Brigid’s Cross (A Children’s Homily)
Today is March 14 and it is the fourth Sunday of Lent. But is also just three days away from St. Patrick’s Day. St. Patrick is a very famous Irish saint. I bet you have heard of him. Today I want to tell you about another Irish saint who should be famous. Her name is Brigid.
Saint Brigid lived 1500 years ago! Can you even count to 1500? We live in the year 2021. She lived in the year 523.
She lived in Ireland at a time when the Irish people had just learned about Jesus, how he fed the hungry, cared about the poor, and healed the sick.
Brigid decided to follow Jesus.
She was the daughter of a king, a very rich king but she wanted to help the poor as Jesus did, so one day she gave away her father’s silver sword to a passing beggar. Her father was so angry, he took her to court. But the judge said that she was following God’s law, and that we should all be generous and try to do the same.
One day, Brigid met a stranger as she was out walking, and they began to talk. And she wanted to tell the stranger about Jesus, but her words weren’t working. So, she bent down and picked up some straw and wove it into a cross – to help her new friend remember that we know our one God is known in three ways. Father, Son and Holy Spirit. And that the Holy Three weave into our lives, every day and in every way. Whether we are milking the cows or brushing our teeth or setting the table for dinner.
Then Brigid started a community. It was called Kildare, the Church of the Oak. She gathered lots of other followers of Jesus, so they could live together and help their neighbors. She always kept a fire burning there to remind them of the Holy Spirit (and also because Ireland is cold!)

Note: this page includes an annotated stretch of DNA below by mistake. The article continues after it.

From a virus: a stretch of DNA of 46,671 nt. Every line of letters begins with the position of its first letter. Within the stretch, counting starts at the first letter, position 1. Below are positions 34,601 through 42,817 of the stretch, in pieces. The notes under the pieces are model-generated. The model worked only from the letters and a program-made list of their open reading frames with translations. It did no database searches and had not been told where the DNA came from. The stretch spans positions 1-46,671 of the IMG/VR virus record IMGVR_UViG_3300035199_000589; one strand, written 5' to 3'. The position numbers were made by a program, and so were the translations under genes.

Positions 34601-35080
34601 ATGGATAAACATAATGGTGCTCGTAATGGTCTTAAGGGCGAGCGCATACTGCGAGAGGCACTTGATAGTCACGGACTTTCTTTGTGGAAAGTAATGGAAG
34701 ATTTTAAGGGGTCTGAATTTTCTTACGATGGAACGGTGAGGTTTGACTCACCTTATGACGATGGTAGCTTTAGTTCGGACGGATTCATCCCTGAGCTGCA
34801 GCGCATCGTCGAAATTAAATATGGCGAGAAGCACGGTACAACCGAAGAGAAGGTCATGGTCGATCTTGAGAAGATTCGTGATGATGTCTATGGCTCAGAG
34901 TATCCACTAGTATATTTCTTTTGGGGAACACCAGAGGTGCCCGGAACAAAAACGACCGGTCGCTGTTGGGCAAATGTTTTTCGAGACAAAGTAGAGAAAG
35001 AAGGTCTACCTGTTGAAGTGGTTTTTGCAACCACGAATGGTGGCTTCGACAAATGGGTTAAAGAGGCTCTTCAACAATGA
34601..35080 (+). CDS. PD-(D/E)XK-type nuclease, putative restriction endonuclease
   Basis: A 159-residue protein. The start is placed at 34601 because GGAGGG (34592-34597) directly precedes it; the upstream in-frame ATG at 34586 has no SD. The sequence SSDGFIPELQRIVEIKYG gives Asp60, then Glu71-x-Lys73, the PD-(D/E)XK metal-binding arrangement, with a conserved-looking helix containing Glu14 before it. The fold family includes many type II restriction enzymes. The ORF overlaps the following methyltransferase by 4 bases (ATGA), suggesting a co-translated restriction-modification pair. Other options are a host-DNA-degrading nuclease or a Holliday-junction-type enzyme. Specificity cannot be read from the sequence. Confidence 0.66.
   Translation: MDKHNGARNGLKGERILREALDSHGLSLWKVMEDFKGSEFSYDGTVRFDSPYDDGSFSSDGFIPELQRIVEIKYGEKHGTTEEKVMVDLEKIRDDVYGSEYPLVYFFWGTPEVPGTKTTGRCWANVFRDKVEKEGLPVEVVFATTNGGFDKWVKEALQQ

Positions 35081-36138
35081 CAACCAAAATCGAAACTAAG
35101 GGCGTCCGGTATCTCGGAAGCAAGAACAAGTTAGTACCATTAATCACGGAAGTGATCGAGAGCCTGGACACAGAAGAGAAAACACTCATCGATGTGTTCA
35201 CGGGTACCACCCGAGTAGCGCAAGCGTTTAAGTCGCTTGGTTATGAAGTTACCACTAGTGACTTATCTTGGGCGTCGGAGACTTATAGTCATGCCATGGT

And because Brigid was such a good teacher and leader of Jesus’ people, she became a bishop. (We have bishops too! Saint Nicholas was a bishop! Susan Goff is the Bishop of Virginia.)
And she is always pictured carrying a bishop’s staff, like a shepherd’s because like Jesus, she led her people gently like a flock of sheep. Always trying to keep them in the fold. And gently reaching out to bring them back when they wandered off or got lost.
And Brigid was just an ordinary person in an ordinary time and in an ordinary place who listened to God’s words so that she might share God’s love and make this world a better place.
And we are also just ordinary people in an ordinary time and in an ordinary place who can also share Jesus and make the world a better place.
Maybe you could weave a Brigid’s cross out of pipe cleaners or straws or paper to remind us all and that we can follow Jesus too!
Click here for some simple instructions how to make one!
Spirituality The Episcopal Church Children's Homily Lent Podcast St. Patrick's Day The Rev. Joan L. Peacock
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The Rev. Joani Peacock, Editor for Emmanuel Voices: A Parish Blog
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